While most of us are looking forward to snow powdering not only the mountain tops, but also grey, bleak roads and buildings, the white splendor claims its tribute from unlucky winter sportsmen. Avalanches. Slab avalanches, wet snow avalanches, powder snow avalanches. Powdered snow can form an aerosol, which can cause death by inhaling it. Wet snow avalanches, although rather slow, can carry away boulders and trees, are a destructive weapon against everything that gets in its way. However, slab avalanches account for the majority of fatalities. One can get easily overwhelmed by conditions and triggers, which determine type, extent and occurrence of an avalanche. The more important is to find easy strategies to deal with avalanches. This is Bjørn Michaelsen’s mission. “We try to prevent such incidents”. The geographer wants to raise awareness, that’s why there’s been held a “Skredseminar” in Tromsø recently, which was hosted by the Center for Avalanche Research and Education (CARE) of University of Tromsø. More than 200 people came to talk about their use of avalanche forecasts, about how they make decisions in worst-case scenarios, and shared their experience with avalanches. Since the majority of victims tend to trigger avalanches themselves, human behavior exhibited oudtdoors seems to be a good point to start with. “Make a plan that is dynamic,” advices Michaelsen, “not static.” Picture a skier, who is about to face a wall of snow coming towards him, saying: “What I need now is a dynamic plan!”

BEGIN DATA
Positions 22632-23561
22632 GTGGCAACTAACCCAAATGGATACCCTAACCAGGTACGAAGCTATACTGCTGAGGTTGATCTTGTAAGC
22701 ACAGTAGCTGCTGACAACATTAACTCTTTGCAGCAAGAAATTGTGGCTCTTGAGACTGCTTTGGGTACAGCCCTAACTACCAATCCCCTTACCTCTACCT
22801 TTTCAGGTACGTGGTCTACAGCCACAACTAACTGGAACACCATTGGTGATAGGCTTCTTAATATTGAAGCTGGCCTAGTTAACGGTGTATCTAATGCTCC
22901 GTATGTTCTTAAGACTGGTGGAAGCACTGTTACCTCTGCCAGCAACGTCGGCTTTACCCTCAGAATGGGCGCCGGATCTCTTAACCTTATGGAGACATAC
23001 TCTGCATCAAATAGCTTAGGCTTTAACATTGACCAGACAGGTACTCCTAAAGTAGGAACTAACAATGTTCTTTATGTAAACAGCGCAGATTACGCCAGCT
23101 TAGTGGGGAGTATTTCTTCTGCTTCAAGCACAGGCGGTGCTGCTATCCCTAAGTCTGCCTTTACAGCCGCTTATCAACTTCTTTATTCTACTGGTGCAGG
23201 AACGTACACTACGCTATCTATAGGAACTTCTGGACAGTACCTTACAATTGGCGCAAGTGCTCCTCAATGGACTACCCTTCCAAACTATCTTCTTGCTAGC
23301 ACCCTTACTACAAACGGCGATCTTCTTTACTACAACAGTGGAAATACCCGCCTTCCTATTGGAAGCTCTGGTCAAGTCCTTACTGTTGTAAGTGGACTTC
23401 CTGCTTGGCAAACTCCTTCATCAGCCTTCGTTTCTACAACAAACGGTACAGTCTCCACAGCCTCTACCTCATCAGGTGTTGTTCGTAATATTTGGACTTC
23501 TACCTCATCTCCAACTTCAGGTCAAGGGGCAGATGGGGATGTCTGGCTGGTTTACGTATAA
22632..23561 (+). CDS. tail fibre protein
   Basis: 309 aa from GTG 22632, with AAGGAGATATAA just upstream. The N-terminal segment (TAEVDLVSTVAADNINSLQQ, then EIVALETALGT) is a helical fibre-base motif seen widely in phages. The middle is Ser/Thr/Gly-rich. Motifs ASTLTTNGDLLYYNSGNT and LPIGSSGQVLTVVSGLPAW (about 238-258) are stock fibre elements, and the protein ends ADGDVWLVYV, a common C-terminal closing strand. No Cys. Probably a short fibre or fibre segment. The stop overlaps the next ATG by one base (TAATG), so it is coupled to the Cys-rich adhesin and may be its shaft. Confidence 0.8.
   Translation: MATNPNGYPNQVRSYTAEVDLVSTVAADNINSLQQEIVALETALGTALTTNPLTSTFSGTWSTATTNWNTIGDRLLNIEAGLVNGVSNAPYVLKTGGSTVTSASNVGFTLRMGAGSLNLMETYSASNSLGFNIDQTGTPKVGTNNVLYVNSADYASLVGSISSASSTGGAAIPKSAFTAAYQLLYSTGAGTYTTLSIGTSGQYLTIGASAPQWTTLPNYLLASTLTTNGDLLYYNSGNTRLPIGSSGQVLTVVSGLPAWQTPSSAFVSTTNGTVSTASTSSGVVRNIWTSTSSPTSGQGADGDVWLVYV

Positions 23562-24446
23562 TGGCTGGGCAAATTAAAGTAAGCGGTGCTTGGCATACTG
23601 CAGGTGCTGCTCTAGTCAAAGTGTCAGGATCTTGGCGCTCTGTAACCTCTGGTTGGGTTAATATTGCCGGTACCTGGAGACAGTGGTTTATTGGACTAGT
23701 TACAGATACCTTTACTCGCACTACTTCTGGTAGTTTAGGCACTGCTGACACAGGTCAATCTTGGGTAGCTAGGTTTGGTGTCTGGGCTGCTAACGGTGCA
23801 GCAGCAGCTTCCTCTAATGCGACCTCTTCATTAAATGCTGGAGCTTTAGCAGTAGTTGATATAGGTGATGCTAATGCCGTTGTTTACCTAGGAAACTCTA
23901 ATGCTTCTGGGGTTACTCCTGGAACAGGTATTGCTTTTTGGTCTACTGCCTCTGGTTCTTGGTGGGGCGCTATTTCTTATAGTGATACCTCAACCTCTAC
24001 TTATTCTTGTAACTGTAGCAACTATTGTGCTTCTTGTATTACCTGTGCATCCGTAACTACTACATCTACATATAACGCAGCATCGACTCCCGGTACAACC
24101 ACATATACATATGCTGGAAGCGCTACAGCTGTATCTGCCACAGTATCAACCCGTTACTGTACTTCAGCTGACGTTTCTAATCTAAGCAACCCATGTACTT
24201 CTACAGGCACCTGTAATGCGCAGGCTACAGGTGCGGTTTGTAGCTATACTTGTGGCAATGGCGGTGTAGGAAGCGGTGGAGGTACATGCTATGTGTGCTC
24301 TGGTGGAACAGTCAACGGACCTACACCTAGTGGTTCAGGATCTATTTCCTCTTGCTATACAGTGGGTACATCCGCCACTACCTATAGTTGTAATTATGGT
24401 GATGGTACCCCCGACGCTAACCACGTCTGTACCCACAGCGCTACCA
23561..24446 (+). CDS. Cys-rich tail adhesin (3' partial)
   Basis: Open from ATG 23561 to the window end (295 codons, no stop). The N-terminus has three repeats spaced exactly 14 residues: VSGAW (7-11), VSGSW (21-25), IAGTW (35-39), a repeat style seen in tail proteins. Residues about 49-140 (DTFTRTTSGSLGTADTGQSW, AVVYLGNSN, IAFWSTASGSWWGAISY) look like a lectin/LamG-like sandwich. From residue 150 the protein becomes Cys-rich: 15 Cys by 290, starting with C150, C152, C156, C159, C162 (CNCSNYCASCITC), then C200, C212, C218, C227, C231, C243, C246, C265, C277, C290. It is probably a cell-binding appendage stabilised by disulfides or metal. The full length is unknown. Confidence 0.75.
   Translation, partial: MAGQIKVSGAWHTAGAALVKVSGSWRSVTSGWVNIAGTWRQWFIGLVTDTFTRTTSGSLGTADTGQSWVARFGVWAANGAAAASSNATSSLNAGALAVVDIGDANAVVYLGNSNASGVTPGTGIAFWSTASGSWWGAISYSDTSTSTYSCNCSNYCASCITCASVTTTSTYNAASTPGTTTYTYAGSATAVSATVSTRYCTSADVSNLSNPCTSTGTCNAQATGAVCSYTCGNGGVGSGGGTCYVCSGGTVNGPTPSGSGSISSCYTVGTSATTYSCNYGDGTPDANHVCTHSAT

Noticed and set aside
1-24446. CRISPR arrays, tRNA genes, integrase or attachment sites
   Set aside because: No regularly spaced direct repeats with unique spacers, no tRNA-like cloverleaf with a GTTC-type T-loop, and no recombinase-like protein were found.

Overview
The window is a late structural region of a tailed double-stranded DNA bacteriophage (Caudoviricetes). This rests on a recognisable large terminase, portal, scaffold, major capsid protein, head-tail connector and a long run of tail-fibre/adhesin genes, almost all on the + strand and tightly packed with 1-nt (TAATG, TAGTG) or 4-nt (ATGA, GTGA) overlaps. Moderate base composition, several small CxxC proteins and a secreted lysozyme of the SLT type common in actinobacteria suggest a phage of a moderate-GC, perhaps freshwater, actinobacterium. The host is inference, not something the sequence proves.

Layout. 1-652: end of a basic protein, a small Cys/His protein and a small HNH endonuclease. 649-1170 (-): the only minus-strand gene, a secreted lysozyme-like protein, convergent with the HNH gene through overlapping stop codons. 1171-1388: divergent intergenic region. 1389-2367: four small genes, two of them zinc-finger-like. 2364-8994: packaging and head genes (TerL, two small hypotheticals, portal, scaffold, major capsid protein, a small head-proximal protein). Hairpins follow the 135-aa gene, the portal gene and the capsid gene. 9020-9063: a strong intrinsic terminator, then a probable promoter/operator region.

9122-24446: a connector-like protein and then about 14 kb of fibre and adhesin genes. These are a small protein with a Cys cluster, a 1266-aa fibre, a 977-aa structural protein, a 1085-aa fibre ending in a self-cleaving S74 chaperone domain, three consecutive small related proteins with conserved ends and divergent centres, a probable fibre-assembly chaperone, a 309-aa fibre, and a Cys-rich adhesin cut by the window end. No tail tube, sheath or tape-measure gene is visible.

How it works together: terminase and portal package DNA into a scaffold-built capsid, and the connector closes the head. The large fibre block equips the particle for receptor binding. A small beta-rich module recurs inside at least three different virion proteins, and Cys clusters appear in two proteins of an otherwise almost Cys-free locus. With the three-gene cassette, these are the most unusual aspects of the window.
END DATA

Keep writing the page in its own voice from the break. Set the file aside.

During his talk, Michaelsen often sticked to such abstract terms and possible situations, but what he actually meant was to be alert when the weather changes, always check avalanche forecasts if you are about to go the mountains, and plan thoroughly in order to minimize risks. If one mountain has difficult conditions, “a dynamic plan would be to find another safe one!” As a mountain guide, Michaelsen knows the ropes and has a strategy of avoiding irrational decisions, such as to assign another member of the group to be ‘’the devil’s advocate”, namely to question every decision begin made. “First, check the avalanche warning, second, make a plan. Not the other way around!” Preaching common sense might appear superfluous, but considering that there are just a few things you can do to increase chance of survival during an avalanche, precaution is always essential.
Text: Jahn Nitschke